Aldro Thompson Hibbard Information and Inventory

Aldro Thompson Hibbard

(1886 - 1972)

Aldro T. Hibbard 


A product of two Capes—born on Cape Cod and matured as an artist on Cape Ann—Aldro Hibbard became the spiritual center of this artists’ community. Hibbard was the consummate outdoorsman, capturing the deep frigid snows of Vermont or maintaining a .300-plus batting average in the North Shore baseball leagues. In his biography A.T. Hibbard: Artist in Two Worlds, John Cooley noted, “A is for Art, B is for Baseball; here endeth the alphabet.” Like George Bellows, Hibbard had to choose between bat and brush, professional baseball and art. They both made the same choice. Hibbard rejected the confines of his studio, despite the observation by his teacher Joseph DeCamp, the great Boston School portrait painter, that the young student made figure painting “look too easy.” In later years, writers referred to Hibbard as “the dean of the Frozen River School” and the artist soon to replace Gardner Symons and Edward Redfield as the leading interpreter of winter. A 1996 retrospective exhibition provided me the opportunity to interview many friends, students, and family members for an article I was writing. I heard stories of almost freezing to death in Vermont, of the ever-present cigar freezing to his lip… never quite the same afterward; of his early travels to Europe in 1914 and conversations with the great Joachim Sorolla in Spain, where they agreed that outdoor painting was where real painting occurred (the studio was “good for smoking in”); and of his brief arrest upon mistakenly being labeled a spy at the start of World War I. The first painting by Hibbard in the collection resulted from my parents and I visiting his studio in 1965 and was a classic Vermont winter woodland. In the early 1990s I located in a California gallery a very special painting of West River Valley, Vermont, that is the smaller version of a major 40" x 50" masterpiece illustrated in the A. T. Hibbard book and owned by the family. Two rare examples from his 1914 European trip were obtained in 1999: a coastal scene from Capri and a remarkable harbor image painted in Marseille while the young artist awaited passage across the Mediterranean to Morocco. This piece came from the private dealer Mark LaSalle. Through the unselfish help of a friend and a private dealer, I was fortunate to track down a major masterpiece from Hibbard’s early broken-color era, 1922, entitled Jeffersonville Winter. This piece demonstrates the artist’s advice to his students that in nature, snow absorbs and reflects all the colors around it: “pure white doesn’t exist in nature. Don’t paint with pure white.” Whether as founder and later president of the Rockport Art Association or the person charged with mixing the exact shade of red to paint Rockport’s historic fishing shed, Motif #1, Aldro Hibbard was a force to be reckoned with, and I am fortunate to have met him on many occasions. In the words of one of his students, Arnold Knauth, “Aldro Hibbard was one of the best men I ever knew… and of course, being an artist made him all the better.”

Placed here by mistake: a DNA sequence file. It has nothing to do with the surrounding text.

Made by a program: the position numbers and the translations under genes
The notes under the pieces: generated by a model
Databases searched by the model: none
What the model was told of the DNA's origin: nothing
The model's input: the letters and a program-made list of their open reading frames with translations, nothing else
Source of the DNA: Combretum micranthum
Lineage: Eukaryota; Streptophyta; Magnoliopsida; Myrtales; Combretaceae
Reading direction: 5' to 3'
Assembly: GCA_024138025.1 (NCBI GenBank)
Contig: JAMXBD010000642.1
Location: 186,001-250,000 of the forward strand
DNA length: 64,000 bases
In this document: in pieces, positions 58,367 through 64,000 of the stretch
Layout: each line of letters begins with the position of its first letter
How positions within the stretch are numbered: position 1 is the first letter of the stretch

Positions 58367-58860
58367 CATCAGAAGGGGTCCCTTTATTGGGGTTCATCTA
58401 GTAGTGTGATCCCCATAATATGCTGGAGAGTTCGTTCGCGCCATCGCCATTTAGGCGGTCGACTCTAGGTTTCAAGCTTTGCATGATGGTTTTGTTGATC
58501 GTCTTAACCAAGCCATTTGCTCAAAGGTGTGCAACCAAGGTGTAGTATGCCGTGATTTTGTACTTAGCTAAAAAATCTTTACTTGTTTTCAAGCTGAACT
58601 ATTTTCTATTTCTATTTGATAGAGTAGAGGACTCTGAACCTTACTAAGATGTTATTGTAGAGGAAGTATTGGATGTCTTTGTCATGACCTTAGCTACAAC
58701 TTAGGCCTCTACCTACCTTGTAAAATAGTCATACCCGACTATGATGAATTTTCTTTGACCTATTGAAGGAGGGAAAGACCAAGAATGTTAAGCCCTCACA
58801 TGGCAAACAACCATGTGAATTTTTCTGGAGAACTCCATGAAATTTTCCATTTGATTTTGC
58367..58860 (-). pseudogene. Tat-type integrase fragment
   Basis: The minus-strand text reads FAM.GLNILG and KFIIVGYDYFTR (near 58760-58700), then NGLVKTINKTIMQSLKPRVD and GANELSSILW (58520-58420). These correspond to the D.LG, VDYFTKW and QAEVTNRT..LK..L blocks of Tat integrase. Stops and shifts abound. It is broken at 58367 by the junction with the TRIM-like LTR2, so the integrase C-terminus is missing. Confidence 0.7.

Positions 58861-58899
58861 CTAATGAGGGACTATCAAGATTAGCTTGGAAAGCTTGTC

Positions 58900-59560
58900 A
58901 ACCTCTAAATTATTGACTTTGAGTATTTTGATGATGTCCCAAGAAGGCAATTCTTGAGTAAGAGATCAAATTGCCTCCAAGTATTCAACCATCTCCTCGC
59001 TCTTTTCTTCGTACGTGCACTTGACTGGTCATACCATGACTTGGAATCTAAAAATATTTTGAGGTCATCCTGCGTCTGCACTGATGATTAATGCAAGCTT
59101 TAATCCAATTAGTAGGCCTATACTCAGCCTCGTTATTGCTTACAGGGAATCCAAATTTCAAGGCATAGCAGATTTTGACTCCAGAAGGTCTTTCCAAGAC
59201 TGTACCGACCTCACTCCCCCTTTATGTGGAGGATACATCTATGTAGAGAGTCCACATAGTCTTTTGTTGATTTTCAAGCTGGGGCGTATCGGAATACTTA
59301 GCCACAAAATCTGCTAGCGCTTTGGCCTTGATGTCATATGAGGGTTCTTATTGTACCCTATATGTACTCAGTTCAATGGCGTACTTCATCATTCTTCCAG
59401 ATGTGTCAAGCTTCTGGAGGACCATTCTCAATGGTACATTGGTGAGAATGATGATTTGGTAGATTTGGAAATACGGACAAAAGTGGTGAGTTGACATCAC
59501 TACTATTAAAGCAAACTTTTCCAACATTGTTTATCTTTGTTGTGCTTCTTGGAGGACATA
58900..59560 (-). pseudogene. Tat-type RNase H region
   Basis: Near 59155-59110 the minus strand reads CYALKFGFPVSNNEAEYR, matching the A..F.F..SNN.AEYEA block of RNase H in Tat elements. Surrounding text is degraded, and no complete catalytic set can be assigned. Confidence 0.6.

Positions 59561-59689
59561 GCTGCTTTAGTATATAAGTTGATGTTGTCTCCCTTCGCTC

Aldro Thompson Hibbard Gallery